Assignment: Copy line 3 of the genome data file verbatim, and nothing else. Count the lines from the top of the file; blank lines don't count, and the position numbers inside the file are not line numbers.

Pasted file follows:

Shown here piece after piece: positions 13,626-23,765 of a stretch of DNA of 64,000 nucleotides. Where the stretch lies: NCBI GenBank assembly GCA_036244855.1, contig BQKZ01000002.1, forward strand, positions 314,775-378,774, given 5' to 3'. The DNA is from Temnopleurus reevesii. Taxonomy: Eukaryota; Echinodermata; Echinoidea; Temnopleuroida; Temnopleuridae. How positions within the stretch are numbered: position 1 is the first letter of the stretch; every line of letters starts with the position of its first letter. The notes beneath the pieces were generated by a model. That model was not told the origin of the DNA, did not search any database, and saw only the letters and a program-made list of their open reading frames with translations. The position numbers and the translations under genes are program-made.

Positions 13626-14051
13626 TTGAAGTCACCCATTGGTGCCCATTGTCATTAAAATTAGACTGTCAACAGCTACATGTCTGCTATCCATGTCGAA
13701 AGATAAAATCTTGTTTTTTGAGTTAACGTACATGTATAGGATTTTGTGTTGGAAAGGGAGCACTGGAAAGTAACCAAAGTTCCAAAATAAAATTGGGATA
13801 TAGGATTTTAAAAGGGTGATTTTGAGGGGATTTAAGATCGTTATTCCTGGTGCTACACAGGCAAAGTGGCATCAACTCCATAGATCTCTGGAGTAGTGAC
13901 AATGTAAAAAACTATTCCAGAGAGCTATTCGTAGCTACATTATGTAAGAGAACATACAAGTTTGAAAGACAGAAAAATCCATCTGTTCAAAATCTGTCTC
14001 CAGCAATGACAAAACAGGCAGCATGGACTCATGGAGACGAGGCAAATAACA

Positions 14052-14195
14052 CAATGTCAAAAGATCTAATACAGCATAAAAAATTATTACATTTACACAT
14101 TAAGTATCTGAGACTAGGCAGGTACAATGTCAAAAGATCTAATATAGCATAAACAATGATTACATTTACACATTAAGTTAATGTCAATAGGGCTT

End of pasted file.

13626 TTGAAGTCACCCATTGGTGCCCATTGTCATTAAAATTAGACTGTCAACAGCTACATGTCTGCTATCCATGTCGAA